All his life there was music. He sang along with his mother to country songs on the radio when he was little. He didn’t know the words but he raised his voice alongside hers because he loved her. It made her happy, and that made him happy as well. He sang mostly at his family’s church. The choir, being mostly older people, appreciated a younger member who could handle the tenor parts. Most of the men were of the bass persuasion and there are always too many sopranos.
As he grew, so did the quality of his voice. Even though his tastes had changed from country and church hymns to rock, his voice maintained that choirboy quality. People told him he had a “gift” and a “talent”. He just liked to sing.
Actually, he loved to sing.
Music was never far from him, it filled his mind. If the radio was on, even if it was a song he didn’t know, he sang along. Just to sing. Just to raise his voice as he always had. He never felt more….complete, than when a note was held just right.
He challenged himself constantly to improve but he didn’t take lessons. He bought cds of singers he liked and emulated them. He began to harmonize with them, testing how high he could push his range and still sound like that choirboy. Sometimes, he impressed even himself, but then the voice would crack, and he knew it was a one-time thing.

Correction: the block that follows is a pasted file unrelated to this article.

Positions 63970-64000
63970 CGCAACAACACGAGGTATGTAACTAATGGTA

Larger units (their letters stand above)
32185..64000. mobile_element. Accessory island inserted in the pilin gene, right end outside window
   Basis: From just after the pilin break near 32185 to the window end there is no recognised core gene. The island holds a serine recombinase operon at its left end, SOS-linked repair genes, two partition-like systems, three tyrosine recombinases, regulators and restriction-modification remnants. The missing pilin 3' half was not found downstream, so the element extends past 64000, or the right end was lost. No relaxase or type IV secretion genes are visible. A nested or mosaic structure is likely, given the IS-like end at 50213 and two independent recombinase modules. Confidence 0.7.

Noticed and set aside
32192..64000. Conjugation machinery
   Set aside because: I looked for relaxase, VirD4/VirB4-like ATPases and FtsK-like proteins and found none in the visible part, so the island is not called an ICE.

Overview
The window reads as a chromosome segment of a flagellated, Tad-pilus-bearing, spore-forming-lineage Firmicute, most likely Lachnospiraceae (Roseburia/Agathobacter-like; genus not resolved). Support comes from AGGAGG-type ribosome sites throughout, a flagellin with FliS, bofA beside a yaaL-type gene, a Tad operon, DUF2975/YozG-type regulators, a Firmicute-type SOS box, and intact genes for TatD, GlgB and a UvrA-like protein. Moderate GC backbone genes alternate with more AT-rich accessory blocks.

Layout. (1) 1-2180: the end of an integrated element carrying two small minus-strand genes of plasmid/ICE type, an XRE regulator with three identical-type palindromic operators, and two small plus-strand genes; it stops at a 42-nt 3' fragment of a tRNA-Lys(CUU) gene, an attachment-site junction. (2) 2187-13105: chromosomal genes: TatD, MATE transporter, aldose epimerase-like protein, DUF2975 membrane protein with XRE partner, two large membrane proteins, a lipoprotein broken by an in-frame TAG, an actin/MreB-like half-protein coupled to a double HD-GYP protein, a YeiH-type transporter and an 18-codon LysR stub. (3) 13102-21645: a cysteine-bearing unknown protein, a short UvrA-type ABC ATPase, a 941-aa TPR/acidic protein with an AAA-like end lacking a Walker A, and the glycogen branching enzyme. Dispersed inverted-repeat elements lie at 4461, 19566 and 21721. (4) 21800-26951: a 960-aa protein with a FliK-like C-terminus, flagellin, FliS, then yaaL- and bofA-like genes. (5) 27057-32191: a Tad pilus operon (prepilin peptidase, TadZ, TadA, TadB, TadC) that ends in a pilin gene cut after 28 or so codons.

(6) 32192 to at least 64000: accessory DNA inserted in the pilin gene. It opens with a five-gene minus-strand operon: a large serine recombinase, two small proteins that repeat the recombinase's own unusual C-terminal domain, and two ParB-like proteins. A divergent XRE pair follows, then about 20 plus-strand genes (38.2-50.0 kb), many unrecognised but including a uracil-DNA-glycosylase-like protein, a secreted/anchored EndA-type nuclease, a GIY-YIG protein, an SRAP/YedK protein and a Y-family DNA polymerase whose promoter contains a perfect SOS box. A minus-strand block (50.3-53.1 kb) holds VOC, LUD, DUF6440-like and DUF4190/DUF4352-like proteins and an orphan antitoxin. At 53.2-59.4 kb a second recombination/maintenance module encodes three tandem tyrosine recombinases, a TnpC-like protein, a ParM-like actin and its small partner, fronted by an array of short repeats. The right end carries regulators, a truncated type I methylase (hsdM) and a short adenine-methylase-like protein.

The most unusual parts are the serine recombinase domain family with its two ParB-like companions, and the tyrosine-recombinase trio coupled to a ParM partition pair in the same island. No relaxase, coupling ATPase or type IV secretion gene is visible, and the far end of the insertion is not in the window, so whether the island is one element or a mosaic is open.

There were times in his life when he felt like God had blessed him and then there were times when he wished he didn’t have that particular blessing. Like God was keeping the things he wanted at bay so the voice would remain intact. He tried to destroy it a couple of times, by smoking, screaming, whatever means he could think of short of drinking acid. But the throat would always heal.
Like it had a purpose.
But damned if he knew what that purpose was. He tried to bargain with God.
“Take it. Give me what I want. You can have this gift back, I don’t want it, I want the other thing.”
God, in His wisdom, didn’t answer.
Years passed and he sang his heart out in his car to and from work. “What a waste”, he would think to himself if he had a good session of singing. He began to wonder what the hell was the gift for if it wasn’t going to make him famous or wealthy. It just seemed all so…pointless.
One day, he got the phone call he had been dreading for years.
As he entered the small room and saw his mother laying on the bed, he felt helpless. So helpless. What family had come was gathered around the room and watched him cross to the bed. The tears from his eyes flowed freely at the thought of this cornerstone of his life leaving him. She was in pain, he knew it. He could see it in her eyes. Her lips trembled with it.
He sat on the edge of her bed and gently took the hand that had raised him, punished him, and loved him throughout his life. Then he knew.
He knew why he had the gift.
Softly, he sang to his mother the old hymns in the choirboy voice that he had been blessed with. All his life had led to this one moment. He realized then, there are no mistakes, no meaningless things. Everything matters to someone.
So, he sang.
He sang every song he knew by heart to her. Her hand, frail but still strong, gripped his. And she smiled.
Then the pain was gone.